After the market closed on Friday, B&G Foods (BGS) announced that it had bought half a dozen brands from Unilever NV (UN) for approximately $325 million in cash. B&G expects the six brands - Mrs. Dash, Molly McButter, Sugar Twin, Baker’s Joy, Static Guard and Kleen Guard - to generate $35-$38 million in EBITDA in 2012. The market's reaction has been quite favorable, with the price of the stock hitting a 52-week high of $21.74 (as of this writing).
This latest announcement by B&G caps a month of good news that also saw the company increase full-year EBITDA guidance to a range of $127-$129 million and increase the annual dividend 9.5% to $0.92 per share. I should point out that I have been long the stock for quite a while and really like the dividend and its current yield of 4.3%, well above its peer group.
B&G Foods is a manufacturer of shelf-stable food products with several well-known brands, including Cream of Wheat cereal, Accent, Ortega salsa, Polaner jellies and B&M baked beans. B&G has continued to grow by acquiring "orphan brands" from other large companies and successfully integrating them into its product portfolio. Orphan brands are typically products that are profitable for larger companies, but for some particular reason no longer fit into the selling company's corporate plans. These reasons are usually that the brand is too small for the selling company to devote resources to managing the product, or that the company has chosen to go in a different direction.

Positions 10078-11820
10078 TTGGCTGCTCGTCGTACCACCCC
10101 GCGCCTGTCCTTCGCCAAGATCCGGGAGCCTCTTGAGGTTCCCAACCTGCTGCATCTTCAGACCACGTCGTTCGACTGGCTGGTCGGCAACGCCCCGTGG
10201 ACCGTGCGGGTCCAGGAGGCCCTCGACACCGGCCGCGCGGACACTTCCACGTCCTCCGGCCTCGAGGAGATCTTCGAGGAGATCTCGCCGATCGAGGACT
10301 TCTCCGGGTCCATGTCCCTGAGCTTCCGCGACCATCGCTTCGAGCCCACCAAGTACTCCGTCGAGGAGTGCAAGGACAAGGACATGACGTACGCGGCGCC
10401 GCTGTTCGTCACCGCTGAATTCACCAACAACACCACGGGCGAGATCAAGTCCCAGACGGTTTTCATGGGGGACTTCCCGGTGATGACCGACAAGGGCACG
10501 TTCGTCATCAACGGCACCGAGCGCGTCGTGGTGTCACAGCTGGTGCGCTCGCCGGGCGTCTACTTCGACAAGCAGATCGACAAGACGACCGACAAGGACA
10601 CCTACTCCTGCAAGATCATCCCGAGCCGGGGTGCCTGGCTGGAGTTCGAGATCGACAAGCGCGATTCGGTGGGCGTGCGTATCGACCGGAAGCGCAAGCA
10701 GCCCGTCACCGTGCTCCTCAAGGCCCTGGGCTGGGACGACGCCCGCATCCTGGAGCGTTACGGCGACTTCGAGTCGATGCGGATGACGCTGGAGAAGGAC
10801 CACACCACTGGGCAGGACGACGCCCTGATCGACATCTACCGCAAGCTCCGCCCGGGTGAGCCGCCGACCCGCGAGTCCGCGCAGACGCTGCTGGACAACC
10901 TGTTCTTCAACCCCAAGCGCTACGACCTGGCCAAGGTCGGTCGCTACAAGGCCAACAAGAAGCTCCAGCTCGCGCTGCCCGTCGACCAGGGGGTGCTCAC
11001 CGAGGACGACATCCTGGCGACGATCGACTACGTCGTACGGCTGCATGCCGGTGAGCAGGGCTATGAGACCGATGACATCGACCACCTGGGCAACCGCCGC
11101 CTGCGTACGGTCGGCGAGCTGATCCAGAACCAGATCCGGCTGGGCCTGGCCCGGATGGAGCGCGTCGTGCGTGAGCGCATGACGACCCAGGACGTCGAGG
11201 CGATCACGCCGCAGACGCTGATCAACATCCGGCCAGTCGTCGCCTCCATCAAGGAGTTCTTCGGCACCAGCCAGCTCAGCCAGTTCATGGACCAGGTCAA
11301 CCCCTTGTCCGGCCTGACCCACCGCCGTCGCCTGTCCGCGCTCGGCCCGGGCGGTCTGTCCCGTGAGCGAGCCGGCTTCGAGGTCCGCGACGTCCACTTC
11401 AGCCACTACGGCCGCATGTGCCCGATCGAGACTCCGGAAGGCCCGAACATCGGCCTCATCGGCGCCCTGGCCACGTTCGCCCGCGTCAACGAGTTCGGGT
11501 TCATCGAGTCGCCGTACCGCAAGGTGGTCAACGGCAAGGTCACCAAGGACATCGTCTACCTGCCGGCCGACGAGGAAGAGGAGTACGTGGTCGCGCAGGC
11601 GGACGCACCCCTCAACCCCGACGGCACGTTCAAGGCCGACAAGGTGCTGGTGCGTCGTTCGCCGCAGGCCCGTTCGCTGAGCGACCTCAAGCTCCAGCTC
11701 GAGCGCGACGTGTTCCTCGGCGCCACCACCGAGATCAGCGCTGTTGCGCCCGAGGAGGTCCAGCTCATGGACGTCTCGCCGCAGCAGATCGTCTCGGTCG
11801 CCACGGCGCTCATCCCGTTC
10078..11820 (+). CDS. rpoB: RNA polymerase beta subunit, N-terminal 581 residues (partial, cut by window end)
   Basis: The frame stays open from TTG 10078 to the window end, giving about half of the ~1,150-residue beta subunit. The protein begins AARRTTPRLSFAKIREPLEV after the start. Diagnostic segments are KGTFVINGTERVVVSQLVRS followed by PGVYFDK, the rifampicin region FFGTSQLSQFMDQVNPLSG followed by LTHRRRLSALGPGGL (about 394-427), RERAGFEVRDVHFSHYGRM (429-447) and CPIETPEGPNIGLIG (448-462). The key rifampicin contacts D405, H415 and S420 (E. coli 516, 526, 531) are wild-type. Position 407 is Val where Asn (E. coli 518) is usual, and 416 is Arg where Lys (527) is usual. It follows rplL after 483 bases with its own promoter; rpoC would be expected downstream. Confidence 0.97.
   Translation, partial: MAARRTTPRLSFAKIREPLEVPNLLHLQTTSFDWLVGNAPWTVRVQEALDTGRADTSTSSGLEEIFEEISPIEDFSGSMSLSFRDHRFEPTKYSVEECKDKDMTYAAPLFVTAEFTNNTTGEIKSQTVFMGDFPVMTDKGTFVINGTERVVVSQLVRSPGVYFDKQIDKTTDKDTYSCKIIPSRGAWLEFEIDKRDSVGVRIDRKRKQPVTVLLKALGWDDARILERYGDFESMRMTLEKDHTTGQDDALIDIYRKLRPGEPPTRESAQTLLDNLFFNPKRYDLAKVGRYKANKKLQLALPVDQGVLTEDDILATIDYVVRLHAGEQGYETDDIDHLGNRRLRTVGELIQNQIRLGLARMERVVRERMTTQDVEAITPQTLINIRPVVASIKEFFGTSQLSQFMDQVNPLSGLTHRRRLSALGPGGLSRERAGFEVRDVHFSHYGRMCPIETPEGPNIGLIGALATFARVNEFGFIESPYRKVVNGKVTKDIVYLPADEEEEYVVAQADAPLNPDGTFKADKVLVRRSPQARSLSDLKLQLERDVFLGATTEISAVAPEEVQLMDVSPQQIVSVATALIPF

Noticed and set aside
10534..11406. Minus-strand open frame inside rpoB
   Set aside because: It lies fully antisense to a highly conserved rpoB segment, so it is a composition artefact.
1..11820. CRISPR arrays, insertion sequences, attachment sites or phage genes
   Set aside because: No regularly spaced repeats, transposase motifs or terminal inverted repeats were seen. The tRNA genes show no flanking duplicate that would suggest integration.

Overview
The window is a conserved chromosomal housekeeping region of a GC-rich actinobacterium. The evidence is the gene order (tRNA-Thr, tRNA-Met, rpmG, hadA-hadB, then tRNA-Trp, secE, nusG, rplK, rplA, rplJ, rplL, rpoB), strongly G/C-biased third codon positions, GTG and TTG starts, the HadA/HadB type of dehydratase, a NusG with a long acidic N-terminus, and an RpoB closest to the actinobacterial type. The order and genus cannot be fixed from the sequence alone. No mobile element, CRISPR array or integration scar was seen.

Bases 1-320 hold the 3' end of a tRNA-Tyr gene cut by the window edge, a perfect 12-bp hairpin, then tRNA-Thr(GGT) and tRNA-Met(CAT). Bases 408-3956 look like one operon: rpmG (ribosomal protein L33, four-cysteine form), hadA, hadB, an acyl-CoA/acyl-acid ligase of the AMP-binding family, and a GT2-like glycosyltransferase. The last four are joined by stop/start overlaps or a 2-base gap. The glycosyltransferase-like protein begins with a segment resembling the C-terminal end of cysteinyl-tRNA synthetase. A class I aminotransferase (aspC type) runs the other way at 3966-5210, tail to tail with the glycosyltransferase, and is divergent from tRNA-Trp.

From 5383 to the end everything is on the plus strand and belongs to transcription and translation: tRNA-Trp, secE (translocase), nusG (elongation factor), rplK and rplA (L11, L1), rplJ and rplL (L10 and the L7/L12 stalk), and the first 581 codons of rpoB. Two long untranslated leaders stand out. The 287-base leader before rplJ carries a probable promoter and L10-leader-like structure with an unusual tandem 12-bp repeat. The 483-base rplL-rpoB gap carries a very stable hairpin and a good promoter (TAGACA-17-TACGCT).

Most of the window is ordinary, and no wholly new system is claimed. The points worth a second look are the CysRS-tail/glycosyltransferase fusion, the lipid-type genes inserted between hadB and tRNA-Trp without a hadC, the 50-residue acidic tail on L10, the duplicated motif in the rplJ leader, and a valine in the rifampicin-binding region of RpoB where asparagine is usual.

Those interested in trading based on technical analysis or based on charts might want to look at an item that appeared Thursday on Forbes.com, titled "B&G Foods Inc Shares Enter Overbought Territory." The article notes that B&G has a Relative Strength Index of 71.6, and that above 70 (on a scale of 0-100) is considered overbought. They also note that it is significantly above the 59.9 average of a dividend-paying peer group.
I am not much of technician. I prefer to look at the fundamentals of a company, and focus in more on the company's management and free cash flow. It is the FCF that funds a growing dividend and, in the case of B&G, the acquisitions. B&G continues to build up cash, with its cash balance at the end of September at $98.1 million vs. $87.5 million one year earlier. Its annual dividend payout is $43.9 million. Management has shown an ability to maintain and grow margins in an environment that has seen their costs driven higher by rising commodity costs. This has been accomplished through a combination of cost controls, hedging and price increases. All of these factors are important when looking at an investment.
The six products being acquired generated $90 million in revenue for the 12 months ending September. The EBITDA as a percentage of revenue is about 40% and substantially above the company's historical performance. All of these factors help explain the stock market reaction.
I do have two reservations: Four of the six products seem to fit well into their product portfolio. The other two - Static Guard and Kleen Guard - are a departure for them. I look forward to the company's conference call scheduled for November 1, when I expect to hear the issue addressed. Is it looking to diversify? Were the six products a package deal, and does the company plan to sell these two outliers to a third party?
The other issue is a timing standpoint. The share price can move very rapidly on news, and I hate to overpay for anything. As I get ready to submit this article midday Monday, the share price is still up about 7% around $21 in a down market on high volume (already more than double its average daily volume). The shares still provide value for those looking for dividend yield, although shorter-term capital appreciation may be limited because of its recent run-up in share price.